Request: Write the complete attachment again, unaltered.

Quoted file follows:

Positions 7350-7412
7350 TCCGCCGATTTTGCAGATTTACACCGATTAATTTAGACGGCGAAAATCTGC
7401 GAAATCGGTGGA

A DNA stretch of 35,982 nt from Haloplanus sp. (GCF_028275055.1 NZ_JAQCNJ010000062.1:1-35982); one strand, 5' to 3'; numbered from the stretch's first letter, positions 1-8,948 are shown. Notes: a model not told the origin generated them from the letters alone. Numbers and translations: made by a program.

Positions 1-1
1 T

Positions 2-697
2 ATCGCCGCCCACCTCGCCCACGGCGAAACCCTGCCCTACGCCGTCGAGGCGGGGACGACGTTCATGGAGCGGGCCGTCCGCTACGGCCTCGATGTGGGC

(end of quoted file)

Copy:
Positions 7350-7412
7350 TCCGCCGATTTTGCAGATTTACACCGATTAATTTAGACGGCGAAAATCTGC
7401 GAAATCGGTGGA

A DNA stretch of 35,982 nt from Haloplanus sp. (GCF_028275055.1 NZ_JAQCNJ010000062.1:1-35982); one strand, 5' to 3'; numbered from the stretch's first letter, positions 1-8,948 are shown. Notes: a model not told the origin generated them from the letters alone. Numbers and translations: made by a program.

Positions 1-1
1 T

Positions 2-697
2 ATCGCCGCCCACCTCGCCCACGGCGAAACCCTGCCCTACGCCGTCGAGGCGGGGACGACGTTCATGGAGCGGGCCGTCCGCTACGGCCTCGATGTGGGC